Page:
President Trump's proposed steel and aluminum tariffs have reopened a confusing debate about trade, made harder to follow by the incoherence of the president's approach. But it's a debate we need to have, and clarify, because along with its incoherence, Trump's proposal correctly challenges the establishment wisdom that the current international trade framework is, broadly, the best the U.S. could hope for.
By Brett Walton
State of the State speeches are where governors sketch their legislative priorities and report on the overall health of their dominions. The state of the state is almost always "strong" and water issues are occasionally mentioned.
Below are summaries of the governors' references to water, climate and the environment.
China unveiled the details on Tuesday of what is soon to be the world's largest carbon market, two years after China's president Xi announced the initiative.
Although the market launch date wasn't revealed, observers saw today's announcement as a noteworthy step. "This is like the pyramids of Giza for climate policy," Nathaniel Keohane, the vice president of international climate at the Environmental Defense Fund, told ClimateWire.
By David Doniger
As the nation and the world swelter through another year of extraordinary heat, storms, drought and disrupted weather, Senators Sheldon Whitehouse and Brian Schatz introduced carbon fee legislation Wednesday to help curb the heat-trapping pollution that drives this dangerous climate disruption.
Representatives Earl Blumenauer and David Cicilline are introducing companion legislation in the House of Representatives.
By Mary Hoff
Klaus Lackner has a picture of the future in his mind, and it looks something like this: 100 million semi-trailer-size boxes, each filled with a beige fabric configured into what looks like shag carpet to maximize surface area. Each box draws in air as though it were breathing. As it does, the fabric absorbs carbon dioxide, which it later releases in concentrated form to be made into concrete or plastic or piped far underground, effectively cancelling its ability to contribute to climate change.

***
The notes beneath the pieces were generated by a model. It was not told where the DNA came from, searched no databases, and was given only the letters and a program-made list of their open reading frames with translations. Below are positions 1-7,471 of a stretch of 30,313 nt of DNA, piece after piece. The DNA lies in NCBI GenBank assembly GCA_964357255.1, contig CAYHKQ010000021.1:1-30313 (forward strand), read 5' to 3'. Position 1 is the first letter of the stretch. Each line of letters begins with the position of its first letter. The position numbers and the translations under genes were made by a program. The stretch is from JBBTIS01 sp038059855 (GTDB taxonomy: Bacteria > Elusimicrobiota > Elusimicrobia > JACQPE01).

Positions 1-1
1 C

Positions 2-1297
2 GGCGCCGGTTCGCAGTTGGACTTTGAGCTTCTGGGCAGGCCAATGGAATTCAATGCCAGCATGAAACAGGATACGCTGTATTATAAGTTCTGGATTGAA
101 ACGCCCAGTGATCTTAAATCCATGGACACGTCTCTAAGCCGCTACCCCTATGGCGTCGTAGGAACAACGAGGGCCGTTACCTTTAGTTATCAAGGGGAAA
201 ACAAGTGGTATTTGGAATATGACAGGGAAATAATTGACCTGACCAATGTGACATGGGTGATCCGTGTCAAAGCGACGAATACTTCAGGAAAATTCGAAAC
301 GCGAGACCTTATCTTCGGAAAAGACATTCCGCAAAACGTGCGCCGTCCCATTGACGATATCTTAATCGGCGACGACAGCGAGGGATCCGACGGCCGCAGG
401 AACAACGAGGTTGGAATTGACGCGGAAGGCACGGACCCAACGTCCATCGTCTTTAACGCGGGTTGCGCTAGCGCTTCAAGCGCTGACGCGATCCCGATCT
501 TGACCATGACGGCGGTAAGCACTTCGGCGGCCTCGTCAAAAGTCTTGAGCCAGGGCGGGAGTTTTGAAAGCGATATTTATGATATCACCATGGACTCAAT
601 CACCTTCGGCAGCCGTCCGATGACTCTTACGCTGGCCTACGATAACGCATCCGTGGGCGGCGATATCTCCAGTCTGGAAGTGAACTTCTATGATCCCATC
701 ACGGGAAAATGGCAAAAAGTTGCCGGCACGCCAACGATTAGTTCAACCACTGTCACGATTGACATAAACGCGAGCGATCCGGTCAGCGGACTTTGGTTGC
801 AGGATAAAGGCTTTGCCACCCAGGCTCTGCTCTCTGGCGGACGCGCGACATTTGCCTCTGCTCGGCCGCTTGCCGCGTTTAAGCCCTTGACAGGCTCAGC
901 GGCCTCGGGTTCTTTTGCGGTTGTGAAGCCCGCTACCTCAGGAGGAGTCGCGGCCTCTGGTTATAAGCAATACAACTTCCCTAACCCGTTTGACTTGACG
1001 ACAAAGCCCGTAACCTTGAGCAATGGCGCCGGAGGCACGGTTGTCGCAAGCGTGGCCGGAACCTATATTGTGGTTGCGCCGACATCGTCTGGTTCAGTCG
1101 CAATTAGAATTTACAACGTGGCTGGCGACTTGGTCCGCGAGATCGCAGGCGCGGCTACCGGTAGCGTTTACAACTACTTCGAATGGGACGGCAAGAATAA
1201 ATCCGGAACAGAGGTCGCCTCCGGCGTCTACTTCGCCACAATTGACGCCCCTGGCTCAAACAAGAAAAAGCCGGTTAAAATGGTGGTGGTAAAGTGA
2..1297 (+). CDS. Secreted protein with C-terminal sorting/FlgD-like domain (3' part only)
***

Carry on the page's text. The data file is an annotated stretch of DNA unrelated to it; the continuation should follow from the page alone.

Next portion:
Though the technology is not yet operational, it's "at the verge of moving out of the laboratory, so we can show how it works on a small scale," said Lackner, director of the Center for Negative Carbon Emissions at Arizona State University. Once he has all the kinks worked out, he figured that, combined, the network of boxes could capture perhaps 100 million metric tons (110 million tons) of CO2 per day at a cost of $30 per ton—making a discernible dent in the climate-disrupting overabundance of CO2 that has built up in the air since humans began burning fossil fuels in earnest 150 years ago.
Environmental organizations are calling foul on a carbon tax and dividend plan announced today that was supported by ExxonMobil, BP, Shell and other influential businesses, individuals and organizations.
The Climate Leadership Council, developed by former cabinet members James Baker and George Shultz, have crafted a plan designed to fight climate change by taxing carbon emissions and then redirecting that levy to taxpayers.
A group of former Republican officials (including James A. Baker, Henry Paulson, George P. Shultz, Marty Feldstein and Greg Mankiw) are proposing a carbon tax starting the tax at $40 per ton, that would gradually increase.
The proceeds of the tax would be distributed to every American.
The average family of four would receive $2,000 annually in dividends. As the tax rises, so would their dividends. Since everyone would receive the same amount of revenue from the tax regardless of their income level, the dividend would make a bigger difference for poorer families than for wealthier ones.
It's a win-win: Less carbon in the atmosphere and more equal distribution of income.
That it's being proposed by Republicans doesn't make the idea any less worthy.
I'm aware that some on the left would rather use revenues from such a tax to invest in clean energy and other social causes rather than return the revenues directly to the public. That detail can be worked out.
The idea is getting a hearing in the White House. And in these dreadful times, that's good news indeed.